Thursday, 4 June 2015

Old Bedfordian Rugby International Killed

Captain Basil Maclear [Z1387/33]

Friday 4th June 1915: News has reached Bedford that Captain Basil Maclear, who attended Bedford School from 1893 to 1899, has been killed in action at Ypres. One of the finest backs ever produced by the school Basil Maclear played centre three-quarter for the Irish Rugby team from 1905 to 1907, becoming one of the most famous players of the day. An all-round athlete, he also played for the school cricket XI and ran the hundred yards at the Bedfordshire County Sports in 10 seconds. From Bedford he moved on to Sandhurst where he represented the Royal Military College at cricket, Rugby and athletics. After serving with the Royal Dublin Fusiliers in the Boer War and in Ireland he became a gymnastics instructor at Sandhurst. With extraordinary speed for a man of his size, Maclear was near impossible to tackle once in his stride. The try he scored against South Africa in November 1906 after an 80 yards’ run was unforgettable to anyone who witnessed it. As a player he has been described as “forceful rather than subtle … he was dangerous in attack and formidable in defence, running straight and hard, and handing-off with a force which was only equalled by the tremendous vigour of his tackling”.

At the beginning of the war Basil Maclear’s desire to rejoin his regiment and go to the Front was thwarted as he could not be spared from Sandhurst. In a confidential report General Capper wrote “This officer is too valueable to be spared for active service”. This comment was later crossed out at Maclear’s request and he left the Royal Military College at the end of February. He took a large draft of men to the Front around March 24th and remained at the Front with his own regiment. When the 2nd Battle of Ypres began the Dublins were rushed to the front line where Basil Maclear took part in all the heavy fighting. For much of the time he was Second in Command of the regiment, and for four days he was in full command. On May 24th the Dublins were defending a line of trenches which offered little protection against enemy fire. At 3 a.m. the Germans launched a heavy gas attack which caused the defenders to fall back. The Colonel of the regiment was killed early in the attack. Maclear appeared impervious to the effects of the gas and helped the men around them to put on their respirators. In the middle of the morning he led a bombing party against the advancing Germans, shouting “Come on! Do you want any more?” when he fell, shot through the throat. He died almost immediately. When the order came to withdraw that night only thirty men remained from an entire battalion.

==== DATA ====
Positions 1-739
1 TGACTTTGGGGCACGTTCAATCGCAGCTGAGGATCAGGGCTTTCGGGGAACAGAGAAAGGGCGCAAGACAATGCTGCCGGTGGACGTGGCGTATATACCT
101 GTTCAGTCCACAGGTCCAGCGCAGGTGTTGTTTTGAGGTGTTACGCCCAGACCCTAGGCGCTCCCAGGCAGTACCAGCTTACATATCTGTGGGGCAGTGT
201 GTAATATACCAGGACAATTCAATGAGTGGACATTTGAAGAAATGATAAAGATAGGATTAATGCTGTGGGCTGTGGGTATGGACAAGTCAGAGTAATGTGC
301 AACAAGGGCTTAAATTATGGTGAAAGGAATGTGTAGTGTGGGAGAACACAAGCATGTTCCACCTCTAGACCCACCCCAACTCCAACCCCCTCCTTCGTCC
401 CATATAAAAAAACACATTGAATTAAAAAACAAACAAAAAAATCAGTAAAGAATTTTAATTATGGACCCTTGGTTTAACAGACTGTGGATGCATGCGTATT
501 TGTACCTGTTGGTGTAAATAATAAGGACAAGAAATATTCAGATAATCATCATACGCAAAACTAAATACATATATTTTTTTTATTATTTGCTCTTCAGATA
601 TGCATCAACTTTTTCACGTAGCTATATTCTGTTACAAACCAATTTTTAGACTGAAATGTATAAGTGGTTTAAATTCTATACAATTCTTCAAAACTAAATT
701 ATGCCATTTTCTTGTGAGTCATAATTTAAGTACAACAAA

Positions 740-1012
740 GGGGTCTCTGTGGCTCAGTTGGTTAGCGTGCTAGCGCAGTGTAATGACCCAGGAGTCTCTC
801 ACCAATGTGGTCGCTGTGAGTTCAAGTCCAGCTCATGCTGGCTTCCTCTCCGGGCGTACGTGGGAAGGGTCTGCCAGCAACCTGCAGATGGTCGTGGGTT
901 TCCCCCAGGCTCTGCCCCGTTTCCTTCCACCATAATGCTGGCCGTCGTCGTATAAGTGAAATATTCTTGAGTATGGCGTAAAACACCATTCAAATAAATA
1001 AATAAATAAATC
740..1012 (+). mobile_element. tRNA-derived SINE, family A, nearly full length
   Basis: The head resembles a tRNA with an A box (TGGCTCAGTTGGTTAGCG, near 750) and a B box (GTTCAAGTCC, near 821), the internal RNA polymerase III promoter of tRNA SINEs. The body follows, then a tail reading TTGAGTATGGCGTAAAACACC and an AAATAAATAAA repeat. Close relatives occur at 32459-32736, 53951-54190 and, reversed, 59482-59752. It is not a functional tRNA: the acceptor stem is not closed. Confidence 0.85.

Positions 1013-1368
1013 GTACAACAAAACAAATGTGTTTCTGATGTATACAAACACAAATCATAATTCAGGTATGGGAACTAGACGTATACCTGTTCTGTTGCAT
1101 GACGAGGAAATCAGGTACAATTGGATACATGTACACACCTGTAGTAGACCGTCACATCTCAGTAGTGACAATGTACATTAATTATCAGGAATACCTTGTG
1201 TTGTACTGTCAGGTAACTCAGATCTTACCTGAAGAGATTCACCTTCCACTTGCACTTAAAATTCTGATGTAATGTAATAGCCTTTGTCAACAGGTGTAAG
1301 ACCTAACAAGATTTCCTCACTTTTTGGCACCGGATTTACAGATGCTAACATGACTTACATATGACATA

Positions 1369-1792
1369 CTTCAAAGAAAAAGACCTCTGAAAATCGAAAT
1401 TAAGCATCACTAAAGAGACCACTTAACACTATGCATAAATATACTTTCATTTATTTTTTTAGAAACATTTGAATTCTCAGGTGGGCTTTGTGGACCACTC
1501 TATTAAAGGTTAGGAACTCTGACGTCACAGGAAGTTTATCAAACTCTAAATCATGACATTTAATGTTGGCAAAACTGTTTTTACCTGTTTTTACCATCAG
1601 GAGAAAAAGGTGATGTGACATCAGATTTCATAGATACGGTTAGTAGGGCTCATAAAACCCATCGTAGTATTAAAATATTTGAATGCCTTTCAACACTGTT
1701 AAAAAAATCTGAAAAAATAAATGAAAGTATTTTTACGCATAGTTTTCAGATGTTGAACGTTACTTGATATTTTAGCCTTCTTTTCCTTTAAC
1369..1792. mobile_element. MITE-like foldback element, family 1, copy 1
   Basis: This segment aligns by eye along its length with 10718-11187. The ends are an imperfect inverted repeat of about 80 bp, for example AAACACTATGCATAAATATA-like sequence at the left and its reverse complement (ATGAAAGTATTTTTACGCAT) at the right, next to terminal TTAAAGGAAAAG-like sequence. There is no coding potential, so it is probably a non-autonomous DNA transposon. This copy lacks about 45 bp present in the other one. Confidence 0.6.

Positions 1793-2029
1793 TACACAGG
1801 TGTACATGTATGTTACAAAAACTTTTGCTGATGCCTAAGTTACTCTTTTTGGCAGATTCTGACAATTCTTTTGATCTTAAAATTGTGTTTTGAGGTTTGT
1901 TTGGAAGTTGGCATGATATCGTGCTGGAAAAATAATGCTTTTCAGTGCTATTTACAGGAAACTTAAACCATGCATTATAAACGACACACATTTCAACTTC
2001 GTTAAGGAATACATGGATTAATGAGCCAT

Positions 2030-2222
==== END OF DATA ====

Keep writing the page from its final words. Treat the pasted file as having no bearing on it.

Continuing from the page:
Basil Maclear was the youngest of five brothers. One elder brother, Brevet-Lieutenant Colonel Percy Maclear, was killed on 30th August 1914 in the Cameroons while commanding the 2nd Nigeria Regiment of the West African F F.[1] The other three Maclear brothers are also serving army officers.[2] A man “made of a rare clay, with the courage of a lion and the heart and lovable nature of a child”, he will be greatly mourned. A great friend of Captain Maclear has paid the following tribute: “No School ever produced a greater or more versatile athlete. His quite unusual physical powers enabled him to excel in all forms of manly exercise; but no success or praise ever spoilt the simple modesty of his disposition. A born leader of men, he was himself the embodiment of unassuming manliness, to which was added the most generous, open and kindly nature, which saw the best in all men, and drew the affection of all.”

Sources: Old Bedfordians Year Book 1930 [Z1387/33]; Bedfordshire Standard 4th June 1915

[1] Lt-Colonel Percy Maclear was buried in the same grave with two other Old Bedfordians, Major T. N. Puckle of the Leicester Regiment and Captain A. C. Aubin of the East Lancashire Regiment and 2nd Nigerian Regiment.

[2] A third brother, Lt-Colonel Harry Maclear DSO, East Lancashire Regiment was killed in action in March 1916 while commanding the 13th Royal Scots. The remaining two brothers survived the war. One, Arthur Maclear became known as a miniature painter; the other, Lt-Colonel Ronald Maclear had also been a noted Rugby player, playing 48 county matches and appearing for England vs. The Rest of England.

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